Accusing Republicans of calculating that “if I fail, they win,” President Obama said Wednesday that Congress must let tax cuts for the wealthy expire at the end of this year, arguing the government cannot balance its books without that revenue.
In a stump-style speech in Cleveland, Mr. Obama blasted the GOP for sitting “on the sidelines” while he and congressional Democrats have pushed to pump money into the economy and to clean up what he said were the excesses of the Bush administration that led to the economic downturn.
And Mr. Obama directly took on House Minority Leader John A. Boehner, Ohio Republican, who in his own speech in Cleveland late last month challenged Mr. Obama to join together in a bipartisan effort to cut spending and extend all the Bush-era tax cuts.
“There was just the same philosophy we already tried for the last decade — the same philosophy that led to this mess in the first place: cut more taxes for millionaires and cut more rules for corporations,” the president said.
He has proposed three major steps he said would help boost jobs: Pouring more taxpayer funds into road and rail infrastructure projects, making the research and development tax credit permanent and speeding up tax write-offs for firms when they purchase equipment.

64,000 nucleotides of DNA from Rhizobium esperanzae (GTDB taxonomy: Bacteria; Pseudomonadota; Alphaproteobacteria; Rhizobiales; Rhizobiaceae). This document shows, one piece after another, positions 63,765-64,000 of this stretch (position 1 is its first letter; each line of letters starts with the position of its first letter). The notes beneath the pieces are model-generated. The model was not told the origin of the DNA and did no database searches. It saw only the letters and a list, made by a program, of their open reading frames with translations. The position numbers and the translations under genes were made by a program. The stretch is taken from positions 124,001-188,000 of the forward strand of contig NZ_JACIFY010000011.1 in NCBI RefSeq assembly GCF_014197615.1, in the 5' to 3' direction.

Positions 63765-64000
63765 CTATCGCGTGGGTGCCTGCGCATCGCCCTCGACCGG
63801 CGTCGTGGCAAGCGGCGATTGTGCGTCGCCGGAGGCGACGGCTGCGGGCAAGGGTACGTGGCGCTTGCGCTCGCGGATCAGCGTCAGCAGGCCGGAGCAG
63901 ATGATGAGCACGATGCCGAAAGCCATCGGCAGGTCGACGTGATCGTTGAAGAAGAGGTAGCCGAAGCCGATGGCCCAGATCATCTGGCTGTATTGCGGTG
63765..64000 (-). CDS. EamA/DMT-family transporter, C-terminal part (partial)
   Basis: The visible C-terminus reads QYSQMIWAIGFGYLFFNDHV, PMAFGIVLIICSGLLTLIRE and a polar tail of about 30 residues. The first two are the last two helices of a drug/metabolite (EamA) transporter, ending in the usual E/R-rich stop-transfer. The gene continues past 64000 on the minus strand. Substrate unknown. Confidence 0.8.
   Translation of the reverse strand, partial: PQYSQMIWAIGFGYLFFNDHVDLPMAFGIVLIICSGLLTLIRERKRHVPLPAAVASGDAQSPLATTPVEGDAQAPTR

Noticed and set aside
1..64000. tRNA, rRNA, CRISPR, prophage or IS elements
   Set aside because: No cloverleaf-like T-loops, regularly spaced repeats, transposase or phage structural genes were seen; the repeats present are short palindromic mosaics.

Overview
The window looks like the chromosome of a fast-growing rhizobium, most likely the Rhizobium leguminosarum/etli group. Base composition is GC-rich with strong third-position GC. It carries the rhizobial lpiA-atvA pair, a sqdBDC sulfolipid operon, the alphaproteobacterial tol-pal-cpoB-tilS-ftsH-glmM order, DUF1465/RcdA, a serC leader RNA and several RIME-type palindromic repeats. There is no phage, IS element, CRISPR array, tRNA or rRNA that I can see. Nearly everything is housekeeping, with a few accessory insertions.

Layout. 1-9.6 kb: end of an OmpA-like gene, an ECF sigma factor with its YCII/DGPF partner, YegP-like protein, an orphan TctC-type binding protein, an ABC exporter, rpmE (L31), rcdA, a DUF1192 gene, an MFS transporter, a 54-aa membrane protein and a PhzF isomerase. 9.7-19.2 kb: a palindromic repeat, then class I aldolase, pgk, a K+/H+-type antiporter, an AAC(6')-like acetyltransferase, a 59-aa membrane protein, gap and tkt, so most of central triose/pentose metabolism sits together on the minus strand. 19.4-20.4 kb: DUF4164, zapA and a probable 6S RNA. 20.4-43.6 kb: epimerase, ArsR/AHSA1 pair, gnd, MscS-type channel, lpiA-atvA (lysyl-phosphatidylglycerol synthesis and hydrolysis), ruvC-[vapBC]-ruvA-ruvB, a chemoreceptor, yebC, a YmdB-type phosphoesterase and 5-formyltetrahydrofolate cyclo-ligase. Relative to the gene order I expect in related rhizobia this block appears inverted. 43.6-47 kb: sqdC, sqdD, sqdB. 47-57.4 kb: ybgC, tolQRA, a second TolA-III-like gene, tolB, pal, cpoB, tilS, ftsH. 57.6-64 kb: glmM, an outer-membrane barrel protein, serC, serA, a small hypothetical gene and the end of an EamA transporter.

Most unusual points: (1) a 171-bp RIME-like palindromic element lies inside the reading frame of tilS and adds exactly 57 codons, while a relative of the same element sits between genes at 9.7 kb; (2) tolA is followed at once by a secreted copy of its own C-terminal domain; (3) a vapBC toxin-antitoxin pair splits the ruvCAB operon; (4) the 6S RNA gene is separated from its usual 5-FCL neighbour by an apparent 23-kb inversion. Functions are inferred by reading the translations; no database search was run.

But his infrastructure proposal faces a precarious future as lawmakers in both parties are wary of additional spending ahead of November’s elections. Indeed, one of Mr. Obama’s key allies, Sen. Michael Bennet of Colorado, already announced he would oppose the measure, arguing that infrastructure projects can be funded through last year’s $814 billion Recovery Act, and the president has not gotten any support from Senate Republicans, who hold enough votes to block action.
On the Bush-era tax cuts, which are due to expire at the end of the year, Mr. Obama said only the ones that apply to individuals making less than $200,000 and families making less than $250,000 should be extended. Mr. Obama said Republicans are holding those middle class tax cuts hostage by insisting that all the tax cuts be extended.
With elections less than two months out, Mr. Obama sought to draw a stark line between Democrats and Republicans, and said the political battles on Capitol Hill seem to center around battling him, not improving the country.
“They’re making the same calculation they made just before the inauguration: if I fail, they win,” he said. “Well, they might think this will get them where they need to go in November, but it won’t get our country where it needs to go in the long run.”